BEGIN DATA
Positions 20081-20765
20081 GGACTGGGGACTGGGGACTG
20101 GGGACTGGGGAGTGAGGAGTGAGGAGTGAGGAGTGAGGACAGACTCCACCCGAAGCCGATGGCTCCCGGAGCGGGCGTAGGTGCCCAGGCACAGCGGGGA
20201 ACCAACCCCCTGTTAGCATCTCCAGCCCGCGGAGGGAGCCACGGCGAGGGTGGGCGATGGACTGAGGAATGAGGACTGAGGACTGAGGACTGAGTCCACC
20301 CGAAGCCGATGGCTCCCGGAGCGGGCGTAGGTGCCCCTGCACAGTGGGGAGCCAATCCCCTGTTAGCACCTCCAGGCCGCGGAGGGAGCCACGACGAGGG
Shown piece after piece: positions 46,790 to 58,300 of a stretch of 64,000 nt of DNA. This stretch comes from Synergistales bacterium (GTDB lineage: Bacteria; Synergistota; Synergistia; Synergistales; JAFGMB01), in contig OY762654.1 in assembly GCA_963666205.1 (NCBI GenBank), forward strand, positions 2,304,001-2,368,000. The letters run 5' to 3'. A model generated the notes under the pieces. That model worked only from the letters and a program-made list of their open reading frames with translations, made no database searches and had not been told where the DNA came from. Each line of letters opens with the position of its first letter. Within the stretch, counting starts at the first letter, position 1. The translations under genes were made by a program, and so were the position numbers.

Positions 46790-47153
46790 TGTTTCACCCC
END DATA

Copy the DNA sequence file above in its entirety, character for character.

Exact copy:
Positions 20081-20765
20081 GGACTGGGGACTGGGGACTG
20101 GGGACTGGGGAGTGAGGAGTGAGGAGTGAGGAGTGAGGACAGACTCCACCCGAAGCCGATGGCTCCCGGAGCGGGCGTAGGTGCCCAGGCACAGCGGGGA
20201 ACCAACCCCCTGTTAGCATCTCCAGCCCGCGGAGGGAGCCACGGCGAGGGTGGGCGATGGACTGAGGAATGAGGACTGAGGACTGAGGACTGAGTCCACC
20301 CGAAGCCGATGGCTCCCGGAGCGGGCGTAGGTGCCCCTGCACAGTGGGGAGCCAATCCCCTGTTAGCACCTCCAGGCCGCGGAGGGAGCCACGACGAGGG
Shown piece after piece: positions 46,790 to 58,300 of a stretch of 64,000 nt of DNA. This stretch comes from Synergistales bacterium (GTDB lineage: Bacteria; Synergistota; Synergistia; Synergistales; JAFGMB01), in contig OY762654.1 in assembly GCA_963666205.1 (NCBI GenBank), forward strand, positions 2,304,001-2,368,000. The letters run 5' to 3'. A model generated the notes under the pieces. That model worked only from the letters and a program-made list of their open reading frames with translations, made no database searches and had not been told where the DNA came from. Each line of letters opens with the position of its first letter. Within the stretch, counting starts at the first letter, position 1. The translations under genes were made by a program, and so were the position numbers.

Positions 46790-47153
46790 TGTTTCACCCC